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At SXSW, Taking Selfies With Ronald McDonald

Alyssa Bereznak
National Correspondent, Technology
Yahoo Tech

A Ronald McDonald statue taking a selfie at the McDonald’s Saturday night SXSW party (Alyssa Bereznak/Yahoo Tech).

AUSTIN, Texas — Ronald McDonald was taking a selfie.

On Saturday night I went to a party at the heart of Downtown Austin, thrown to celebrate the South by Southwest festival. The outdoor lounge was filled with a musicians’ stage, cushy blow-up couches, a cache of free swag, and an open bar serving maple-bacon bourbon Old Fashioneds. But when we walked in, all I could see was a statue of Ronald McDonald, dressed in a colorful paisley suit with a smartphone pointed at his face. He was taking a selfie. 

Yes, the cocktails we sipped were provided not by a hip startup like Twitter or Snapchat, but by the $96 billion company McDonald’s. 2015 is the global fast-food chain’s first year at Austin’s annual tech, music, and film event. And here, during the conference’s “interactive” phase, Mickey Ds has attempted to establish a youthful digital-savvy presence alongside up-and-comers like Meerkat and FireChat.

The Wi-Fi log-in screen for McDonald’s Saturday night event.

Last year, McDonald’s declared itself an official sponsor of the conference. In a December 2014 Medium post, the company’s chief digital officer, Atif Rafiq, promised to “improve the SXSW experience for everyone,” by hosting hack-a-thons, panels, and setting a “Fry-Fi” food truck loose in the city to distribute free Wi-Fi along with the chain’s world-famous french fries. “We are evolving how McDonald’s works — bringing in design lead thinking, prototyping and more innovative ways of exploring new concepts,” he wrote.

But McDonald’s isn’t just here to prove it can revamp the way you order a burger, it’s here to refresh its image. As a recent piece in the New York Times noted, the company has seen a decline in same-store sales over the past five years. So much so that the company’s CEO was replaced in January. In the chain’s quest to find a new, younger market, the Times notes that “McDonald’s is experiencing an identity crisis.”

Nothing seemed more clear the moment I saw that smartphone-wielding Ronald. Beside his giant red clown shoes was a sign imploring partygoers to take their “best selfie” with the mascot and post them to Instagram. His favorites, it explained, would be reposted on his feed. Just like any middle-aged brand trying to prove it’s still got it, old Ronald is trying to appeal to millennials via ego and Instagram.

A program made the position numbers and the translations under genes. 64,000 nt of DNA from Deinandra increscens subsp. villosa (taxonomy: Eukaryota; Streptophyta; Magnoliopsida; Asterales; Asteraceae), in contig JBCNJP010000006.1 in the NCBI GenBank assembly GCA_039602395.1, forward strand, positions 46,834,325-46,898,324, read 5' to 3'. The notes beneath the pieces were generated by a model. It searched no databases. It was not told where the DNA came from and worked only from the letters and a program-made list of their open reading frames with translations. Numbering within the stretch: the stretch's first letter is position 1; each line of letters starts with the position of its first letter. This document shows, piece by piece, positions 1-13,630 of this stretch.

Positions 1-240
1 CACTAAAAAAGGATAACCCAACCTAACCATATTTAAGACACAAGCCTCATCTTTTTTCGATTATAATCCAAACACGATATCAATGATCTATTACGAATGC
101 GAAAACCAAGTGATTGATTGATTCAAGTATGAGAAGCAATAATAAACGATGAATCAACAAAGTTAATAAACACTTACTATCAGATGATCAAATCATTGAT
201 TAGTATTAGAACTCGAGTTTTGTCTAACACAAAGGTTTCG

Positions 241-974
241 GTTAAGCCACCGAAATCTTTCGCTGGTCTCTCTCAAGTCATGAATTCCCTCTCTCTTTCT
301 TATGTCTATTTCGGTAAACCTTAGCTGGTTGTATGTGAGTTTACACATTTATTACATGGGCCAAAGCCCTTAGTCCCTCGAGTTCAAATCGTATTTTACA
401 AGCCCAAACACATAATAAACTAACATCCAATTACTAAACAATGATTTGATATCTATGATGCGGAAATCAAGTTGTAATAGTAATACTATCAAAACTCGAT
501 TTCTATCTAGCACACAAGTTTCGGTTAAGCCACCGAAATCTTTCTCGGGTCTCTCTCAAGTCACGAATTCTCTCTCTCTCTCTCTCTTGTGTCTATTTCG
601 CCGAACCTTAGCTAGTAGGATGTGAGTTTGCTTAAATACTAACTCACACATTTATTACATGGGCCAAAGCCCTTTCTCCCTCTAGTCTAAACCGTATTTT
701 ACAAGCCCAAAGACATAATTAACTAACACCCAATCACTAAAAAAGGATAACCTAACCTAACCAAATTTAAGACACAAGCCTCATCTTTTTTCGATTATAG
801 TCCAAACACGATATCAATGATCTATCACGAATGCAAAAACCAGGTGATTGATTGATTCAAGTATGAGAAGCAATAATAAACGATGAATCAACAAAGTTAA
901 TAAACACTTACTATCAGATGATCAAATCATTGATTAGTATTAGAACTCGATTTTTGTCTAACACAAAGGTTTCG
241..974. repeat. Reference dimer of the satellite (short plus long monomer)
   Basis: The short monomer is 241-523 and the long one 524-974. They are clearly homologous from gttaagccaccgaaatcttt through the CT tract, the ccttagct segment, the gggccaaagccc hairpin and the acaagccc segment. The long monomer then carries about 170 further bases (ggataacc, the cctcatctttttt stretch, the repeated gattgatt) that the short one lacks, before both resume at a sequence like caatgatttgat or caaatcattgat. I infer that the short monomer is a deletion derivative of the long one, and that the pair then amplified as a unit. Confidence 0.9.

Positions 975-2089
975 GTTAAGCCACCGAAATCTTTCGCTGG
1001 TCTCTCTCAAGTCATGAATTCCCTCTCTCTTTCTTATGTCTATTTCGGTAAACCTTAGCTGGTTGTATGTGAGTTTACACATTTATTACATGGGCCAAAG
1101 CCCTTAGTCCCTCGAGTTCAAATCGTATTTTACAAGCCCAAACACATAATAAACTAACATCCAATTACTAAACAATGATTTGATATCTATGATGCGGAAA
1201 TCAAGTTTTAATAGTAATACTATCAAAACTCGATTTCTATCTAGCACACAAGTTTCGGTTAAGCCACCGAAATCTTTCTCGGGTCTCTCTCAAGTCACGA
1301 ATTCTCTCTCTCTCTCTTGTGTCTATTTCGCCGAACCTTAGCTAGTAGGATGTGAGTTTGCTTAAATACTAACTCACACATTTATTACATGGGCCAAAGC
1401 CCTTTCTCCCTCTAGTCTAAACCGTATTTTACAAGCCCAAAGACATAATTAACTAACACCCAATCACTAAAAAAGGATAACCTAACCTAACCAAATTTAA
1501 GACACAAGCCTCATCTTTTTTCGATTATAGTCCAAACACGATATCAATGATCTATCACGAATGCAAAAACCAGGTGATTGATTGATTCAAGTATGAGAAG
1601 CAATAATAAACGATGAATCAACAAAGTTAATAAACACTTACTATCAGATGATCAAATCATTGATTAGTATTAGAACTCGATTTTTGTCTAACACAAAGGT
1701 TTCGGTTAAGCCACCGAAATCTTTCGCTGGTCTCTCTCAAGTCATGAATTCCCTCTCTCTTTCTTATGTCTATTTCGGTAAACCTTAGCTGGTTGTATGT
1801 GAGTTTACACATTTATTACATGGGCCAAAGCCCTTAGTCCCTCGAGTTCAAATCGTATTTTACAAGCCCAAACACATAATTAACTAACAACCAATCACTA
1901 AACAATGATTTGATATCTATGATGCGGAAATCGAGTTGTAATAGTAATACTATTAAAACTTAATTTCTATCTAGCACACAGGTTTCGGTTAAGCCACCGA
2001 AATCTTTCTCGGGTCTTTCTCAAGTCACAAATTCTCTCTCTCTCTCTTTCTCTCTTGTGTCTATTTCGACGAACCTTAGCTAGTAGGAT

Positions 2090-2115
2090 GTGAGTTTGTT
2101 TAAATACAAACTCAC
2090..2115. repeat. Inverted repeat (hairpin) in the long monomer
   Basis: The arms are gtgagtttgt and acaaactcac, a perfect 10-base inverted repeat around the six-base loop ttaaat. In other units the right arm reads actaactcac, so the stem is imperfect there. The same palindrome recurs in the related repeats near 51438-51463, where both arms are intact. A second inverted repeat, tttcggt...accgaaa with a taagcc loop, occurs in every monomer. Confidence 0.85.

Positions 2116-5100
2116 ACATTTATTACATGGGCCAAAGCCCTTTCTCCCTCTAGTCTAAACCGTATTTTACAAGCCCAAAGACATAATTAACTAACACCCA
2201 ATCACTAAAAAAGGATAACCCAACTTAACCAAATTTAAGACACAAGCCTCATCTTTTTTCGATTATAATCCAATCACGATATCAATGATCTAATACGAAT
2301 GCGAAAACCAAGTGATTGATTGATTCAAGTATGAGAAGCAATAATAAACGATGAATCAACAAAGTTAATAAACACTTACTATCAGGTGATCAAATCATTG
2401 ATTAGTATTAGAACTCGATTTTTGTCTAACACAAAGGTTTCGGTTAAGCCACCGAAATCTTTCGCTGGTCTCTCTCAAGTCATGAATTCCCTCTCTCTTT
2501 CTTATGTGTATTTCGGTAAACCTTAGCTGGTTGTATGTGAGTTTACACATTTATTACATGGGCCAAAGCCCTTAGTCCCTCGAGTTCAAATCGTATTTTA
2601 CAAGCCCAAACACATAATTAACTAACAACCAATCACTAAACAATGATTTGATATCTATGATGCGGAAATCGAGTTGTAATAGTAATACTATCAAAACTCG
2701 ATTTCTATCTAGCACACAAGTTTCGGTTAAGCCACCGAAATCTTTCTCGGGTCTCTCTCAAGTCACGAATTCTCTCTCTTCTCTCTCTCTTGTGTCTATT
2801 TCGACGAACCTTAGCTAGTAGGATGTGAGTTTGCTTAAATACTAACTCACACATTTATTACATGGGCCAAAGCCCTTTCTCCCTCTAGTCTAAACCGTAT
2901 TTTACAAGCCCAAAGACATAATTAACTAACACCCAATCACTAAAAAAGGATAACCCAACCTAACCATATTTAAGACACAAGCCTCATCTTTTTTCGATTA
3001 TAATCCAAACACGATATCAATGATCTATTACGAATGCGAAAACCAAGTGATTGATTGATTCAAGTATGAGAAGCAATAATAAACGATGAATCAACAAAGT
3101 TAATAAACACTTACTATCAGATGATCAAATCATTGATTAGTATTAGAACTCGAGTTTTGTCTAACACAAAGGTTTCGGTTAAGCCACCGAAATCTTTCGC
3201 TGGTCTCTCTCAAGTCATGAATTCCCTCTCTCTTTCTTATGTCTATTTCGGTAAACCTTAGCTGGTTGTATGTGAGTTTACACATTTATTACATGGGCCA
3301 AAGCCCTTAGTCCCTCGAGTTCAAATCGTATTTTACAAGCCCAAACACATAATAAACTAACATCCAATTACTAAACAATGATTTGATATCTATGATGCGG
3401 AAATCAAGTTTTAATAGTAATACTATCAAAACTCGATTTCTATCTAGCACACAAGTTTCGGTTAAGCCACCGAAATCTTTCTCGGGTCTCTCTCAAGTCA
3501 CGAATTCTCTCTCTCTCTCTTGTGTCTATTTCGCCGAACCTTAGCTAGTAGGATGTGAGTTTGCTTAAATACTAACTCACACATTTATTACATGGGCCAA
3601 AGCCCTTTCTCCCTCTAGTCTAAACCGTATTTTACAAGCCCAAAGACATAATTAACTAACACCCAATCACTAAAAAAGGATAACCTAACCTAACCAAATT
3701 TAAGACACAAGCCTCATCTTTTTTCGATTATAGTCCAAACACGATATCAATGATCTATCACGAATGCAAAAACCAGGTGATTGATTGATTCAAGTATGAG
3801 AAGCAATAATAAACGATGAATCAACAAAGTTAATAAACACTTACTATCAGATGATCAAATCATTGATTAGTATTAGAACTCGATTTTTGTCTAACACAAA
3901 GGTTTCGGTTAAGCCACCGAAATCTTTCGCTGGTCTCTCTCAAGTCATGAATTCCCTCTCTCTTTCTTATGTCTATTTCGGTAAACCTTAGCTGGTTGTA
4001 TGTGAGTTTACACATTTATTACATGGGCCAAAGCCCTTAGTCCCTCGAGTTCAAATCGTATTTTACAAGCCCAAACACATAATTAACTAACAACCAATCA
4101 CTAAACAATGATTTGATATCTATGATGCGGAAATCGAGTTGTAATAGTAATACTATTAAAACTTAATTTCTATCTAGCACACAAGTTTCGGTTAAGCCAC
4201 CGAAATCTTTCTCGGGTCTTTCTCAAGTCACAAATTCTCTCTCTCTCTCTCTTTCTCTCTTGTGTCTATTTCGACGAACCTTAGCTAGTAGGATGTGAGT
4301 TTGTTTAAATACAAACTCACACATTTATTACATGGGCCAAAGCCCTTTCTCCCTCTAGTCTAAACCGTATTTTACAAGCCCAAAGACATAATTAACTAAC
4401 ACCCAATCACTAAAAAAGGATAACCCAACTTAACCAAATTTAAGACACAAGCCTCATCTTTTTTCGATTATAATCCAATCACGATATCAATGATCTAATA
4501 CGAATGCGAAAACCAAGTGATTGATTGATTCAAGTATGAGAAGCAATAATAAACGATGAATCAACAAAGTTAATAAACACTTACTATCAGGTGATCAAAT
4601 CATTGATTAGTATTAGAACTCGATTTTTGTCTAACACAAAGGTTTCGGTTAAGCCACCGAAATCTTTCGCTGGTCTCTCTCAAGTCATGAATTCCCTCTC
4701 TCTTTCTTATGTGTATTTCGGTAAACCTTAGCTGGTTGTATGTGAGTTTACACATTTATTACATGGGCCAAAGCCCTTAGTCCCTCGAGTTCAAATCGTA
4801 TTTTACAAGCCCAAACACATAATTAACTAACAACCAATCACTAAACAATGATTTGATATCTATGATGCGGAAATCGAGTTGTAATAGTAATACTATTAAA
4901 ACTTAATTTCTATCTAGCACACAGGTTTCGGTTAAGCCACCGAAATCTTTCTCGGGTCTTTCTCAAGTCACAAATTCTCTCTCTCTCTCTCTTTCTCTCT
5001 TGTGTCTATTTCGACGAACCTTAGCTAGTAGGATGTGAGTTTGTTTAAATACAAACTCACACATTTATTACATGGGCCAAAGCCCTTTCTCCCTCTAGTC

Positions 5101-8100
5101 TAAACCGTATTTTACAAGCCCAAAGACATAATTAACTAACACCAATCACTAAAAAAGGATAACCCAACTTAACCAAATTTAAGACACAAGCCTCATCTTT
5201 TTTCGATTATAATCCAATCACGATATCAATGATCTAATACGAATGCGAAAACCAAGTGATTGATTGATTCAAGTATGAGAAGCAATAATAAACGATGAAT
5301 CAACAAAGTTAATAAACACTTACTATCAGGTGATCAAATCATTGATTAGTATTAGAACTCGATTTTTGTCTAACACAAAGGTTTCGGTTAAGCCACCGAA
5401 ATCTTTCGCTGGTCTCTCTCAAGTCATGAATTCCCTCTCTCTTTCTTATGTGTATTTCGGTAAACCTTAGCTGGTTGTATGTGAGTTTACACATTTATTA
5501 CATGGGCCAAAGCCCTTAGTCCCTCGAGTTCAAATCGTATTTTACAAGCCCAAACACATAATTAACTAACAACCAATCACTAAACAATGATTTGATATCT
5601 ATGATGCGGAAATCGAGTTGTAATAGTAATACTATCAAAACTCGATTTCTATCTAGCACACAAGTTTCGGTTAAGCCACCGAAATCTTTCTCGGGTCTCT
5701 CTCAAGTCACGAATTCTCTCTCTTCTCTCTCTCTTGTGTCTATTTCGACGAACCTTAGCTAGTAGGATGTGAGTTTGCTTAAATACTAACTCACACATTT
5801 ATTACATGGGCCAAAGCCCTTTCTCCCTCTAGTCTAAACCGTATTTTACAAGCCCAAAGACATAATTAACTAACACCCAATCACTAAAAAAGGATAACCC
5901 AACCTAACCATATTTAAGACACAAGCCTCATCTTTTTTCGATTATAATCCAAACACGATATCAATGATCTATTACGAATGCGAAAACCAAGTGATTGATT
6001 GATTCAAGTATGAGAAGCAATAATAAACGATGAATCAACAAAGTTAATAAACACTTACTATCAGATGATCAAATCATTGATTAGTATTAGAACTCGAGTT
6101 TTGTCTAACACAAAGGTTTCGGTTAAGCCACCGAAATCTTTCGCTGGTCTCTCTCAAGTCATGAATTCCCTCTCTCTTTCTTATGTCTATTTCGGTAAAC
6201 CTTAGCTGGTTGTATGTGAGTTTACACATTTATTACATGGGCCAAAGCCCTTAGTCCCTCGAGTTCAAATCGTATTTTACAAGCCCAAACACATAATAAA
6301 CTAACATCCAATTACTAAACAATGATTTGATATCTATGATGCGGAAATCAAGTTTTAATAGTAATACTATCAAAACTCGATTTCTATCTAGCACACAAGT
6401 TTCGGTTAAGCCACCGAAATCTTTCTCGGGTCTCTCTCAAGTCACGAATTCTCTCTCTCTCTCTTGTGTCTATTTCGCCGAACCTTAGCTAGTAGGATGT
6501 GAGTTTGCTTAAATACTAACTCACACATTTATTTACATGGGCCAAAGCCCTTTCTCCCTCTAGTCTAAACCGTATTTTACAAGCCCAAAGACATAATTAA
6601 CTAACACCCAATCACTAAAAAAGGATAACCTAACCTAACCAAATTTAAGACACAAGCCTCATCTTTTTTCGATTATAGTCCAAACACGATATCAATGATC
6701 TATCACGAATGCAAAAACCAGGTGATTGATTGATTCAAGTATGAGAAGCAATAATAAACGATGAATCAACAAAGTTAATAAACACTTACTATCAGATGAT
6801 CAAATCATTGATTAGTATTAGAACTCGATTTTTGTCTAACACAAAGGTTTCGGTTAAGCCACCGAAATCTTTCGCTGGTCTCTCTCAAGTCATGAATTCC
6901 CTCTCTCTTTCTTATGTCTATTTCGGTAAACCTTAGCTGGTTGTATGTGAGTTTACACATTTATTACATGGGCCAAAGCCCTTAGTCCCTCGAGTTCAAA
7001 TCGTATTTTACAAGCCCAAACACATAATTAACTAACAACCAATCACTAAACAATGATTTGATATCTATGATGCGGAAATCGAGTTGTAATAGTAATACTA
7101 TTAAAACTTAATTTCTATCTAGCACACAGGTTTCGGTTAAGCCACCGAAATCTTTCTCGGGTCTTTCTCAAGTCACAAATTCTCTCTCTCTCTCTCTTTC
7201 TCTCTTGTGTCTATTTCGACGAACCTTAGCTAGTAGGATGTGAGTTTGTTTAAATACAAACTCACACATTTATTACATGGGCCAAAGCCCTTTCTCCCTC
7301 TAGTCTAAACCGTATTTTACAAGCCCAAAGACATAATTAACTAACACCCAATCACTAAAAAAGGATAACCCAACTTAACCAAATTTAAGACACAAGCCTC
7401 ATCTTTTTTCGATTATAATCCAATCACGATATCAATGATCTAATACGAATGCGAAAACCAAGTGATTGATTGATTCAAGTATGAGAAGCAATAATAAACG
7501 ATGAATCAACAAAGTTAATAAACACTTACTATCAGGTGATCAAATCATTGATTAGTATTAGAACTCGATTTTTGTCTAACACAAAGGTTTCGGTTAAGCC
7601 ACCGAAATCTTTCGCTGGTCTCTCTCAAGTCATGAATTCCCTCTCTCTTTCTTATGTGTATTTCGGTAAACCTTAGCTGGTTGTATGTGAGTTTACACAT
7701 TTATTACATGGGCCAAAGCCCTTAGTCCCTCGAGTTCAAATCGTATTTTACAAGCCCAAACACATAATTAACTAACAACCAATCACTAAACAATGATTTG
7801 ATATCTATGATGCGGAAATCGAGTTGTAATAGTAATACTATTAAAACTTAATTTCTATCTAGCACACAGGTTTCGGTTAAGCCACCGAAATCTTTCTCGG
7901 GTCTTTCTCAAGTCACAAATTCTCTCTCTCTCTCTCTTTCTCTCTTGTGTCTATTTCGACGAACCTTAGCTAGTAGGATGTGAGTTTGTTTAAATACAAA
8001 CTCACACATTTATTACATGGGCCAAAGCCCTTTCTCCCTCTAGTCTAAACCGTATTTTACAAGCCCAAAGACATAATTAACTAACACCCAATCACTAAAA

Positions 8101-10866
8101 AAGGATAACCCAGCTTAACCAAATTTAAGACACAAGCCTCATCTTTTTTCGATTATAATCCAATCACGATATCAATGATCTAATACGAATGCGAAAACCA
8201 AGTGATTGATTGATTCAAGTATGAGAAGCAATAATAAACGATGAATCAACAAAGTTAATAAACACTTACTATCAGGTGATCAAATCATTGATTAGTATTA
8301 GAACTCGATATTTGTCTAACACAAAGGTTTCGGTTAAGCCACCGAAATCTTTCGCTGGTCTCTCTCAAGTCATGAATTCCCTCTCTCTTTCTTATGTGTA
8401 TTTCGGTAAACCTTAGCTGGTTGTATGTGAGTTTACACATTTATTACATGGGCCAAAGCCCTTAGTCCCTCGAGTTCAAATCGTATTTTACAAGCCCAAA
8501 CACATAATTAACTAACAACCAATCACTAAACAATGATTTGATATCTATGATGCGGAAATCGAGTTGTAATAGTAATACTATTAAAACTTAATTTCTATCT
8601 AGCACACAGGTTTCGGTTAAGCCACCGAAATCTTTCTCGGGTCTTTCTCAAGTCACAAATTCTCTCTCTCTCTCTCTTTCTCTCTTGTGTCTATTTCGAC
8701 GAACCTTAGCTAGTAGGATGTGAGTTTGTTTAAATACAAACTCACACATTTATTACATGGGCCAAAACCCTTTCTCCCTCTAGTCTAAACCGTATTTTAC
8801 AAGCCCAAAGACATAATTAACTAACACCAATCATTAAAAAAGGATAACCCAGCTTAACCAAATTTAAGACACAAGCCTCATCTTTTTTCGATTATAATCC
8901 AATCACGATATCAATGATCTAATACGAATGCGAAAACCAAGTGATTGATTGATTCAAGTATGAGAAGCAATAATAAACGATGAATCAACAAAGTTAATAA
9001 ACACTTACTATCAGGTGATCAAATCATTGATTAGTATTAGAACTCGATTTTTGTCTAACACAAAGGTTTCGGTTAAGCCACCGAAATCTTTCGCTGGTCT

With the help of a few drinks, however, the lounge’s attendants took the bait. They posed for photos with one of the four suit-clad Ronald McDonalds scattered throughout the scene — sometimes even whipping out a selfie stick to get the whole group in there. Around them, attendants wearing T-shirts that read “i’m lovin’ it,” in all lowercase letters, offered up pins that depicted McCafe drinks and images of Grimace (Ronald’s large purple sidekick). Next to the stage was a table full of swag — specifically T-shirts and McDonald’s-branded earbuds — that were free for the taking. By the time we’d arrived, there were barely any left.

Our first mission, after taking a selfie with Ronald, was to grab a cocktail. While in line, I turned to two 20-something girls who seemed just as perplexed by the scene as I was. “Did you take a selfie with Ronald?” I asked. “No, that clown is creepy,” one of them said. 

Finally, a band began playing onstage. Here, too, was an awkward reminder of how new McDonald’s is to the idea of a fun party. The corporation earned the ire of the Internet when the Brooklyn band Ex Cops revealed in a Facebook post that McDonald’s had asked them to play at the event in exchange for free food. After the news made the rounds online, McDonald’s reneged on its statement and said it’d pay the artists after all. The company learned the hard way that nothing says “uncool” more than a corporation that underpays both its workers and its featured South by Southwest acts.

So, after DJ Slaptop finished with his set, we watched a red-lipped Aussie named Meg Mac take the stage for her first performance in the United States. Two minutes into the set, a crowd had formed around the stage. Chatter lowered, and some of the audience’s more inebriated members started dancing. One man yelled, “She’s so f***ing good!” My friend and I agreed. 

Once the set ended, we wandered to the next party, surprised we had actually had fun.

“I’m definitely going to look her up,” my companion said as we wandered to the next party.

“Same,” I replied, pausing to upload a picture of a Ronald McDonald selfie to Instagram. “I still can’t believe that McDonald’s knew about an artist that I didn’t.”

The brand-saturated world of SXSW is not much different from that of a middle-aged man attempting to get his groove back. Throw some cocktails and a couple of free concert tickets at a crowd full of young people, and maybe — just for a night — they’ll think you’re cool. 

Follow Alyssa Bereznak on Twitter or email her.

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